There’s a Japanese word that shows up repeatedly in the new documentary, To Be Takei (Aug. 22) about the life of George Takei: “gaman.”
“Gaman translates into English as 'to endure with dignity, or fortitude,’” the Star Trek actor tells TIME. Gaman was, he says, a source of strength for Japanese-Americans sent to internment camps during World War II — and he would know. Takei spent his childhood, up until almost his 9th birthday, in such a place. Even after the internment ended, the young Takei found himself in a hostile world, where housing and employment for Japanese-Americans were scarce, and his family, penniless after the war, lived on Skid Row in Los Angeles.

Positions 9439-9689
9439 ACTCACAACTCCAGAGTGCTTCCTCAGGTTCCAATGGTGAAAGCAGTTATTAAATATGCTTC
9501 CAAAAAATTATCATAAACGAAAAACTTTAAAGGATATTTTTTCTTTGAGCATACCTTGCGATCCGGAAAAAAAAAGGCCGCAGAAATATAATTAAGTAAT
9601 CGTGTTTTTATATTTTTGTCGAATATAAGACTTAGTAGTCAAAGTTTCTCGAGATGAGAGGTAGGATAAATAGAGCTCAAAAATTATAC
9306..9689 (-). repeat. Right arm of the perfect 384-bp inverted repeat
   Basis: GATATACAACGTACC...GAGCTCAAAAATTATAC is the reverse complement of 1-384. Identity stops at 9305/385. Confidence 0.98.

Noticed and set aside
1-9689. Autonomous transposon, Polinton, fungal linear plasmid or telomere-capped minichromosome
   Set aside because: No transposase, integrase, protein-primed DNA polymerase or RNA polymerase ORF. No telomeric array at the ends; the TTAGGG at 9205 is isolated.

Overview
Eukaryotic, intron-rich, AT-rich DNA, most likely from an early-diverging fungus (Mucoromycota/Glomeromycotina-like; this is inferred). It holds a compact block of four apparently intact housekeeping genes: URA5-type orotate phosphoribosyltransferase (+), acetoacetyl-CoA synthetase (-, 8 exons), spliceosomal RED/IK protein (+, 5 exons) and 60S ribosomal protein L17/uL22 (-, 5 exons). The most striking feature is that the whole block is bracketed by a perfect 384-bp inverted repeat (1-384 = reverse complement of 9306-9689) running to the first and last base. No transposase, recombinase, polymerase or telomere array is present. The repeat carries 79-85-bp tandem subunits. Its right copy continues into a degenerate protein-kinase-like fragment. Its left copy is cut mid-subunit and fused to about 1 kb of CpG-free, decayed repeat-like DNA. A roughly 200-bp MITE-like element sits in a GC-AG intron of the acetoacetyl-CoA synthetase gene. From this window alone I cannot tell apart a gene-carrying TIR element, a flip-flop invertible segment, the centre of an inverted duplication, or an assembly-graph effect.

And gaman continued to prove necessary as Takei got older. When he became an actor, his first roles were ones he regretted even before filming them, stereotypical Asian caricatures he says his agent convinced him were worth it for the visibility. And, even after his acting career was established, he faced different struggles as a gay man — first with concealing his sexuality, later with getting the right to marry.
But he endured. As he tells TIME, he did so with a smile.
“I think being optimistic is ensuring your success. If you start out saying ‘I've got this problem or I'm angry at that,’ you will not succeed,” he says. “My father said, ‘Be confident of who you are, but also work hard to be the best that you can be.’”
It’s clear by now that his optimism is well-founded. The science-fiction devices he used on Star Trek have become reality (except, he notes, for the transporter), he’s married, he’s enjoying a major wave of popularity — and, of course, he’s the star of a movie about himself.
“The future,” he says, “is today.”